Romney’s oldest son Tagg once made the same point to the radio host Hugh Hewitt. “He was constantly doing things like that and never telling anyone about them,” Tagg said. “He doesn’t want to tell people about them, but he wanted us to see him. He would let the kids see it because he wanted it to rub off on us.”

If we didn't know better, we'd be wondering whether actions weren't more important than words? There's a certain irony in the fact that it took Romney's enemies to make a conservative focus on substance rather than seeming. There's an old saying about that too, but we'll spare you.

Doug Mataconis wonders whether the Afghan Surge was a success?

... Kandahar and Helmund have been the location where most of the “Green on Blue” attacks by members of the Afghan military and police forces have taken place in recently. Measuring the surge simply the the level of violence in those two areas, then, one would have to conclude that the operation has fallen far short of its goals to say the very least. Starting later this year, American troops will begin their draw down, including in Helmund where the number of Marines will be reduced to just about 7,000 troops. At that point, the beginning of the end of the surge, and of the American presence in Afghanistan itself. It should have come a lot sooner, of course, but at least it will have been reached. Looking back on all of it now, it’s hard to see what we’ve accomplished, and even harder to see what President Obama’s decision to ramp up our commitment significantly over the past two and half years has accomplished.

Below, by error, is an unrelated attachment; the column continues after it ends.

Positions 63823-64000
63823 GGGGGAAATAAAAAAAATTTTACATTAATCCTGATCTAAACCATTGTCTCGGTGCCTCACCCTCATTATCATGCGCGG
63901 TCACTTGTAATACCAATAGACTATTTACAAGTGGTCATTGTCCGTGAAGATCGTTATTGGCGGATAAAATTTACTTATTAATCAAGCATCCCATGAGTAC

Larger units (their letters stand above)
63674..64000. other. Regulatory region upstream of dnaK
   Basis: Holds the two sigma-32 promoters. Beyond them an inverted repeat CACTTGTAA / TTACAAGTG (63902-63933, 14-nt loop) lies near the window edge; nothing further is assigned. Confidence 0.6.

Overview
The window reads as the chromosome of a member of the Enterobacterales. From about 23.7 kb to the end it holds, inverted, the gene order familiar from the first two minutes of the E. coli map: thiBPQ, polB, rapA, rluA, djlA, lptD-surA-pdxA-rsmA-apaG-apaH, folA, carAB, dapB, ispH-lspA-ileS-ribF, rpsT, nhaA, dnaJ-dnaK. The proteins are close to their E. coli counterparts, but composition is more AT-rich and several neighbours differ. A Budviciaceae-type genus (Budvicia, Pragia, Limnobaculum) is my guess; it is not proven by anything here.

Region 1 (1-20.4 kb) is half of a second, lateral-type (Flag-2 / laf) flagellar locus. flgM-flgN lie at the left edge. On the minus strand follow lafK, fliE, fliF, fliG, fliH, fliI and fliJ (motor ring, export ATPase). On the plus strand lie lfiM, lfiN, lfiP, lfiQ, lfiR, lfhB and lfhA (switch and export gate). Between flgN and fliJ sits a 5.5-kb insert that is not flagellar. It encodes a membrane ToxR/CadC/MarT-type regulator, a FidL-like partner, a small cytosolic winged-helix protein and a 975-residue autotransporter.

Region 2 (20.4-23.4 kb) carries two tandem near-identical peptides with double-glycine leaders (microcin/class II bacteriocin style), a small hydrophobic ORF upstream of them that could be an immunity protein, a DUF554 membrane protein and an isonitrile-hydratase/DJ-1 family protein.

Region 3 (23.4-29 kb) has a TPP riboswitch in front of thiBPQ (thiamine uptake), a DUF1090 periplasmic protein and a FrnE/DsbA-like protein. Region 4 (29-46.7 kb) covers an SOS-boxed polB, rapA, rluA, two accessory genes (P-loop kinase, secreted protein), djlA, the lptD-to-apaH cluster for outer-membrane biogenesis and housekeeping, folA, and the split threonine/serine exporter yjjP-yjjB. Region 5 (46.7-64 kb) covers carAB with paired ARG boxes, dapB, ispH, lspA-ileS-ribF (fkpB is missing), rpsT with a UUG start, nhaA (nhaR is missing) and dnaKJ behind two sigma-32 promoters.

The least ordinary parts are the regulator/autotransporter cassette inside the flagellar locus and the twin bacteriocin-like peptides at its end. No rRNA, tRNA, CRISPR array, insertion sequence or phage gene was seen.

If anyone can tell us what the goal of the Afghan Surge was, we'll be eternally grateful. When The Shrub announced the Iraqi Surge, we were earnestly assured that without clear, measurable goals, it was impossible to assess whether our strategy was working.

Iraq's political and military success is considered vital to U.S. interests, whether troops stay or go. And while the Iraqi government has made measurable progress in recent months, the rate at which it's done so has been achingly slow.

The White House sees the progress in a particularly positive light, declaring in a new assessment to Congress that Iraq's efforts on 15 of 18 benchmarks are "satisfactory" — almost twice what it determined to be the case a year ago. The May 2008 report card, obtained by the Associated Press, determines that only two of the benchmarks — enacting and implementing laws to disarm militias and distribute oil revenues — are unsatisfactory.

The media reaction to the startling revelation that 15 of the 18 benchmarks had been achieved was to complain that progress was "too slow". Meanwhile, we've heard precious little about the Obama administration's benchmarks, quite possibly because they were so vaguely worded that no one - including Obama's supporters - could figure out what they meant (much less measure to what extent they had been achieved).